Tru Earth Eco-Strips are an alternative to liquid or pod laundry detergents. They are thin foam strips made from polyvinyl alcohol that dissolves completely in water. Each laundry strip packs ultra-concentrated, hypoallergenic, eco-friendly cleaning power into a tiny, pre-measured strip of detergent that you just toss in the wash. Its low-sudsing formula works in all types of washing machines, including high-efficiency (HE).

The smart formulation effectively seeks out and dislodges dirt molecules and stains, keeping them in suspension until they are rinsed away. It makes your laundry washing chore easier, healthier, more economical, and much kinder to our planet.

The product is free of parabens, phosphate, added dyes, and chlorine bleach. They are hypoallergenic and vegan. Their cardboard packaging is plastic-free and both biodegradable and recyclable.

From the manufacturer:

We care about the future of the world we live in. This is why Tru Earth Eco-Strips laundry detergent has a dramatically smaller eco-footprint than liquid and powder detergents. Its packaging uses less plastic, and its light weight reduces transportation fuel consumption and global-warming carbon emissions by 94% compared to today’s leading-brand liquid and powder detergent.


1 billion laundry jugs are discarded in the United States annually. Once empty, only an estimated 30 percent of these high-density polyethylene (HPDE) jugs are recycled. The remaining 70 percent ends up in landfills, or clogs oceans and waterways.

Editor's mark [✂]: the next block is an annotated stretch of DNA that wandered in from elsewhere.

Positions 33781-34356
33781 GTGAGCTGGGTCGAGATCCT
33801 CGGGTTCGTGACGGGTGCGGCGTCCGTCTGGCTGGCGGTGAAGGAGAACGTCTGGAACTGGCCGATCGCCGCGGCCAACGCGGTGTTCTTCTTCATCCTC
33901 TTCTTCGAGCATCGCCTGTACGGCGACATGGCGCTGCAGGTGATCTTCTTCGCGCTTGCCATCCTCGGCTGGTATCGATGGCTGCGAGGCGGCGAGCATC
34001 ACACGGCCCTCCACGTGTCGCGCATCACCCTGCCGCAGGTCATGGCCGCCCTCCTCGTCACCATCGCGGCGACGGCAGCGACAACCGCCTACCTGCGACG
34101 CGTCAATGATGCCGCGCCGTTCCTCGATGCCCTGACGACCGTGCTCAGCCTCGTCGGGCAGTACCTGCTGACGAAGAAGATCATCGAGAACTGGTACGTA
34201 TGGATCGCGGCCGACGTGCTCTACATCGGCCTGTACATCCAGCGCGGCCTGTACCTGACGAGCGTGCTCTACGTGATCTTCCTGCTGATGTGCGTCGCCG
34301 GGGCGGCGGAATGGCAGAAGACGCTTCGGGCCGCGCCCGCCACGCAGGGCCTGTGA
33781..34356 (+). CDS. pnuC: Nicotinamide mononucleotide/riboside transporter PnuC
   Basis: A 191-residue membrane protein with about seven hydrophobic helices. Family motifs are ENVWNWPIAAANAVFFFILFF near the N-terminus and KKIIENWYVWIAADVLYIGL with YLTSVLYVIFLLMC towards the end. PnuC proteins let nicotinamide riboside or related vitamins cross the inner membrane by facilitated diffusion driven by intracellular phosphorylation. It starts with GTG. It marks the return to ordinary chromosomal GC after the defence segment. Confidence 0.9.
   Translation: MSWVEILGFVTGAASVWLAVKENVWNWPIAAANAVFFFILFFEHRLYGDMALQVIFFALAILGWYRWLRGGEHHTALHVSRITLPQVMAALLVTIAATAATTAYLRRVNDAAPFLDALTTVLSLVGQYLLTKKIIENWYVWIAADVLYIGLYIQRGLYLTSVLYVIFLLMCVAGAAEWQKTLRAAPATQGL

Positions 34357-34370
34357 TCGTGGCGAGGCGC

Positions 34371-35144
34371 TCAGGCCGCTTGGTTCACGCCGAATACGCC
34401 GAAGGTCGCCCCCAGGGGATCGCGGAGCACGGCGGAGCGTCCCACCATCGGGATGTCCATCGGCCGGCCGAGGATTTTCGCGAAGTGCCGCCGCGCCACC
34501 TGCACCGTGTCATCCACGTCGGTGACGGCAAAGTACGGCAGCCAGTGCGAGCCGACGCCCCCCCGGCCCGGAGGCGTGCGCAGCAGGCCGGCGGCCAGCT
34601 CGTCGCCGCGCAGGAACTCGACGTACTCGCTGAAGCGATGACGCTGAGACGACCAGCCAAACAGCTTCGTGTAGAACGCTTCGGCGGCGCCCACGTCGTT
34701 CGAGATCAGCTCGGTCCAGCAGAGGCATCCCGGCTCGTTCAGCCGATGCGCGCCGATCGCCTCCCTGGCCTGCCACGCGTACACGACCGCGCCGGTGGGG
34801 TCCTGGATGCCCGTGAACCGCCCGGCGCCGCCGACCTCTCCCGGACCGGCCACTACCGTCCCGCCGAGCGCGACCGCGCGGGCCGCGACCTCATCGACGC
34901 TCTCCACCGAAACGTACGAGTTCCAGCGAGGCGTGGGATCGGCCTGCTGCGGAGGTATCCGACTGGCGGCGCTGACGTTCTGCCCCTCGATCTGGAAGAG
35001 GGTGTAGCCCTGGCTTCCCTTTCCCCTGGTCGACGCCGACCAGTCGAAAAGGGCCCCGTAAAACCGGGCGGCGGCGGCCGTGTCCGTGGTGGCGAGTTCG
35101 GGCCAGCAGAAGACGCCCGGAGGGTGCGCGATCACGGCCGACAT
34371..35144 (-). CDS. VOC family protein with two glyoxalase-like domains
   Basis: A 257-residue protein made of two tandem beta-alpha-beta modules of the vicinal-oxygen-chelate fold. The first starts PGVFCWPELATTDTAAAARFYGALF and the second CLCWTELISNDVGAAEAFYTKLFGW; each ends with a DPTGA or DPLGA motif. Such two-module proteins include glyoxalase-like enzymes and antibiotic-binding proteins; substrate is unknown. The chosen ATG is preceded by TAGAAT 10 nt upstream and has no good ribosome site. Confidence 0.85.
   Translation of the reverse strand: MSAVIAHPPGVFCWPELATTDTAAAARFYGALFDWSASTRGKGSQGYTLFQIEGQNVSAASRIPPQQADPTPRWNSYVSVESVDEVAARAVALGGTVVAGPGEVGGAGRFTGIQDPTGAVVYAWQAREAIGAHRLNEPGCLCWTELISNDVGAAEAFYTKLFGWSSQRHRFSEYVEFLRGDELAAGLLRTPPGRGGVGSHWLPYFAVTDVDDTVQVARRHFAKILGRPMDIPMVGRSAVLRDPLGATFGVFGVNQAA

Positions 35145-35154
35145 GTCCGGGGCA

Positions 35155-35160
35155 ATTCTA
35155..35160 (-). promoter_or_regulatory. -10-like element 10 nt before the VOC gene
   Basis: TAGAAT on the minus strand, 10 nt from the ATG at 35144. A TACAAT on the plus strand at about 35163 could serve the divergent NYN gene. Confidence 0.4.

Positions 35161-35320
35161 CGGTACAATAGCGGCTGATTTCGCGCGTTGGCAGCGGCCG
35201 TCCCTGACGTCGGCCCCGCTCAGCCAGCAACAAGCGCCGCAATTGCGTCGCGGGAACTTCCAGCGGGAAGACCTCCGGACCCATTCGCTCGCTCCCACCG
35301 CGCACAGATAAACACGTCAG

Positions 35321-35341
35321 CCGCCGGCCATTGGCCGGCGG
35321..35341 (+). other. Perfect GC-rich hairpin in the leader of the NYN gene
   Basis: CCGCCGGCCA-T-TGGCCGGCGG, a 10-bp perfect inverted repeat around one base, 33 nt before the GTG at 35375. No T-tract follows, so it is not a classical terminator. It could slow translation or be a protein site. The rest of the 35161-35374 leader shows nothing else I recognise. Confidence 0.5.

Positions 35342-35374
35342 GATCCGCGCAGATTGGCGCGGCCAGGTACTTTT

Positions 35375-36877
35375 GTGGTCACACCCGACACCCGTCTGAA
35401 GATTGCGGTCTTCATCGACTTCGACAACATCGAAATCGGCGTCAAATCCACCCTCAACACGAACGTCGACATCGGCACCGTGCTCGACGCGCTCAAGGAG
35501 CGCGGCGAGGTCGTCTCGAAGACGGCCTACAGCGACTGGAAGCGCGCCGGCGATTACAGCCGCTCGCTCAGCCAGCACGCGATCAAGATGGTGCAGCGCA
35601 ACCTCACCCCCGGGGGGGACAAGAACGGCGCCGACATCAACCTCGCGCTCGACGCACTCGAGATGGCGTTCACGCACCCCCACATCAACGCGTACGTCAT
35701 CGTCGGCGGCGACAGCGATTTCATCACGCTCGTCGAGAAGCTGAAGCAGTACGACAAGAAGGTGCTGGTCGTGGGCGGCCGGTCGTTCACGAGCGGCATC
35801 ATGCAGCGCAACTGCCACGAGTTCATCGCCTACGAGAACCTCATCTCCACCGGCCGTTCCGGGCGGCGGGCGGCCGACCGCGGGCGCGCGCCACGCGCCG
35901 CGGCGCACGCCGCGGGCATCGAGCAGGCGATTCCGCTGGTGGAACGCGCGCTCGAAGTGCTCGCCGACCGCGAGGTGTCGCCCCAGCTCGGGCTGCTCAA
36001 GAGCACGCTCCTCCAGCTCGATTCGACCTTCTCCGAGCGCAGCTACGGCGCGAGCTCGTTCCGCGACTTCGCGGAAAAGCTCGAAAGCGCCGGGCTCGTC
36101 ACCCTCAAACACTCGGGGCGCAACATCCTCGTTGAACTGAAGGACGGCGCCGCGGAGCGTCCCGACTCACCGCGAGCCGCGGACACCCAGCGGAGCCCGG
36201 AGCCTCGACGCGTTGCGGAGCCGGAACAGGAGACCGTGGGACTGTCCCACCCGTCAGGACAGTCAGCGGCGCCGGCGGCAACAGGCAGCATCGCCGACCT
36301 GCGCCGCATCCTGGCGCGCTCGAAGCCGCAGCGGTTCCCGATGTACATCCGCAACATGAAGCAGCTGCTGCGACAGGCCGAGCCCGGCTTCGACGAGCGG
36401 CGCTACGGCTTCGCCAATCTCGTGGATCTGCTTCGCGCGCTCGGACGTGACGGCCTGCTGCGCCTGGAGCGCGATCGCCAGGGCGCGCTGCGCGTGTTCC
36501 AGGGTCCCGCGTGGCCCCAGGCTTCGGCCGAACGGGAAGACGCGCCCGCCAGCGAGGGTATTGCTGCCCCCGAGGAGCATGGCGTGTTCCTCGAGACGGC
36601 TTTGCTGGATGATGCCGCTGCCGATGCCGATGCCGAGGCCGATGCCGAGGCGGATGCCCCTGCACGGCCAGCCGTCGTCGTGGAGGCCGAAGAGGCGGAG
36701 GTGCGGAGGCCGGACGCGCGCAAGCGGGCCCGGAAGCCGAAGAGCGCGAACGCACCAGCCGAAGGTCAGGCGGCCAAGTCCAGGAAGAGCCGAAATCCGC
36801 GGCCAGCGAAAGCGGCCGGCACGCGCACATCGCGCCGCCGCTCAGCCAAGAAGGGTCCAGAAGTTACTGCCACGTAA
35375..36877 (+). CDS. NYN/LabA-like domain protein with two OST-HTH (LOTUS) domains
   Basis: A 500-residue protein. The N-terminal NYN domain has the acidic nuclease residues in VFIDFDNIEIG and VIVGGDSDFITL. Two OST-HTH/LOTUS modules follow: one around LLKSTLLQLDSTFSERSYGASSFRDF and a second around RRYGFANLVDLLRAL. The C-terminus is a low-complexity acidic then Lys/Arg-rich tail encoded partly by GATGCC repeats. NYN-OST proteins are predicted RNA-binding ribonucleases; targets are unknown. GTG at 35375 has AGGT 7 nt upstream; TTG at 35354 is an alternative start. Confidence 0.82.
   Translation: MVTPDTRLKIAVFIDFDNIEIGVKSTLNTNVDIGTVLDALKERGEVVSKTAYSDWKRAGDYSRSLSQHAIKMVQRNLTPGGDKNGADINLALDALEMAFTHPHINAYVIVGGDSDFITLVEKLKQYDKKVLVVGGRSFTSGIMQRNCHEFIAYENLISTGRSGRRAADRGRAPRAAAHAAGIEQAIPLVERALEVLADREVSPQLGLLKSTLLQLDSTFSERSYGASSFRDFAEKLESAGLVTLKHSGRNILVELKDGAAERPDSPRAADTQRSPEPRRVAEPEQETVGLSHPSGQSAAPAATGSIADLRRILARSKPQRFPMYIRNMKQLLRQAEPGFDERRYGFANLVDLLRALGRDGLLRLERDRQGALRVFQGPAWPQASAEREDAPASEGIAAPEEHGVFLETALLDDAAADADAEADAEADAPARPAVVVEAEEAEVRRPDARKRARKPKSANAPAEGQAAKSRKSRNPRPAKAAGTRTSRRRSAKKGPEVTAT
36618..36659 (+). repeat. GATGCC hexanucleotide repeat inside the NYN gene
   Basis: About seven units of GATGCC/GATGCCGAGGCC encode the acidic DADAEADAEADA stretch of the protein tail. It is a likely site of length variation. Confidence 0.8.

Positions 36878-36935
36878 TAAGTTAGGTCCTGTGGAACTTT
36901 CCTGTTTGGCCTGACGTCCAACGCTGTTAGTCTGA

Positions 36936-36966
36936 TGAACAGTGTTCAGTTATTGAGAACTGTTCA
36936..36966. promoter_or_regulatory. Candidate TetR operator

Dropps Laundry Pods

Dropps Laundry Pods


Dropps’ eco-friendly, biodegradable pods are a convenient and earth-friendly way to do laundry. They are non-toxic, free of dye and phosphate and are delivered in recyclable, repulpable, compostable cardboard packaging, helping to eliminate single plastic use.

Founders Lenore Propper Schwartz and her son Jonathan Propper were the first to produce and market detergent pods, beating Tide by 7 years. Today they sell direct to consumers with pods delivered to your door. You can make a one-time purchase or choose a subscription plan and save money. Dropps has expanded its product line to include dish detergent pods, laundry bags, and wool dryer balls.

From the company:

“Take a look at our laundry list of responsible and sustainable practices: plant-based ingredients, no animal testing, and recyclable and compostable cardboard packaging to eliminate single use plastic. We set high standards to bring you peace of mind and to do our part for mother earth.”